Balinese Cat, an elegant, dainty breed with the distinctive Asian look of a Long Haired Siamese!
The Balinese can basically be thought of as long haired Siamese Cats. Like the natural breed Siamese Cat, they sport a distinctive Asian appearance, so are also referred to as the Oriental Longhair. Balinese Cats have many of the same characteristics as the Siamese including the Siamese-style markings or “points”, but with an added feature of medium to long hair, and a beautifully plumed tail.
Balinese are not natural breed cats, but are believed to be a spontaneous mutation of the Siamese, or perhaps the result of previous breeding between Siamese and Angora cats. Although the Balinese has a long coat, it requires little grooming since unlike most long-haired cats, it does not have a double coat. This breed also has very graceful movements resembling those of a Balinese dancer. It didn’t originate from Bali, but its elegant, flowing movements did influenced its name. This cat is a social, loving, active breed that is excellent for families or individuals.
Balinese cats are very friendly and social. They generally enjoy being around people and other cats, though they are likely to become more attached to one person than the others. They are affectionate, lively, and curious. Being quite active, these cats can leap like acrobats and just enjoy playing in general. The Balinese is a loud cat, like the Siamese, but it is slightly less vocal and has a softer voice than the Siamese.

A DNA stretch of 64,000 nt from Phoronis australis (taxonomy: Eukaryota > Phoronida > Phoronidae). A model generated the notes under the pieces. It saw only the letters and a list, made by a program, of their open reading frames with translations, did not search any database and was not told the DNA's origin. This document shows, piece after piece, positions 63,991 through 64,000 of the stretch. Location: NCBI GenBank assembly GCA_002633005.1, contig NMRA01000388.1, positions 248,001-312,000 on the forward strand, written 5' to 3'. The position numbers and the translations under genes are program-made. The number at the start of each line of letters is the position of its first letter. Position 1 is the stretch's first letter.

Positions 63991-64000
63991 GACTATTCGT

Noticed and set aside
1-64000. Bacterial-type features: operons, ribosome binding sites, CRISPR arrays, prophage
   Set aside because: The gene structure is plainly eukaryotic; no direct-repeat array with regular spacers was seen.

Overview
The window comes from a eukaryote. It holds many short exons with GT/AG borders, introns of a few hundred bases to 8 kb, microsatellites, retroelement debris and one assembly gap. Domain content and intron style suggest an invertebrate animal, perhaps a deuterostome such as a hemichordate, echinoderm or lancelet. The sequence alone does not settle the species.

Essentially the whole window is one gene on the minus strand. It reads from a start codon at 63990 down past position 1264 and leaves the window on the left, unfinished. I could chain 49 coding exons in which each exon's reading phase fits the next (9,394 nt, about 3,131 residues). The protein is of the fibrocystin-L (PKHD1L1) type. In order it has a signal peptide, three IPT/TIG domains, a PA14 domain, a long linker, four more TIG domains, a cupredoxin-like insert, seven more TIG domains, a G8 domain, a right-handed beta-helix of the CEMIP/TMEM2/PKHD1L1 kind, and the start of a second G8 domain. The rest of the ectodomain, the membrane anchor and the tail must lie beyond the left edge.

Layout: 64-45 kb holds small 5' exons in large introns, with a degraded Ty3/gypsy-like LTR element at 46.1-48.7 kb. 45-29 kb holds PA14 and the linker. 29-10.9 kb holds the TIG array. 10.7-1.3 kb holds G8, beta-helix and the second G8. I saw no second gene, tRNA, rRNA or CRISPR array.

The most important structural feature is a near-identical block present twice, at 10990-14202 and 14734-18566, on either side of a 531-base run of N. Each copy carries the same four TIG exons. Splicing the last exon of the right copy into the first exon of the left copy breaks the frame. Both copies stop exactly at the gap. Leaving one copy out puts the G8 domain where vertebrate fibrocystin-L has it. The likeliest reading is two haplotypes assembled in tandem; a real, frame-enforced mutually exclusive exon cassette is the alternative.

The Balinese is descended from the Siamese, whose origin is not known for sure, but is suspected to have come from Siam (Thailand). It is not known where the first long haired Siamese cat was born, but the first purposefully bred Balinese was born in the United States. Before they were called Balinese, they were known as Long Haired Siamese Cats. In other countries they are known by a variety of common names including Oriental Longhair in Australia, Balinais in France, and Balinesen in Germany. They are not uncommon in the United States, but are still uncommon in Europe.
For information about keeping a pet cat, see:
Cat Care: How to Take Care of a Cat
- Kingdom: Animalia
- Phylum: Chordata
- Class: Mammalia
- Order: Carnivora
- Family: Felidae
- Genus: Felis
- Species: domesticus
The Balinese is usually considered to be a mutation breed cat. Rather than being purposefully created like some other breeds, the Balinese appeared spontaneously. It is believed that the long hair was either created by a spontaneous mutation of a natural breed cat, the Siamese Cat, or it was a result of previous breeding between Siamese and Angora cats.
Balinese Cats were originally thought to be mistakes, and were not used for breeding, since they were longhaired versions of the Siamese. However, in the 1940s, in America, Marion Dorset decided that these cats should be bred all on their own, rather than just labeling them as undesirable Siamese. She began a breeding program in the 1950’s and was joined in her endeavor by Helen Smith in the 1960’s. Helen suggested that the breed’s name be changed from “Longhaired Siamese” to “Balinese”.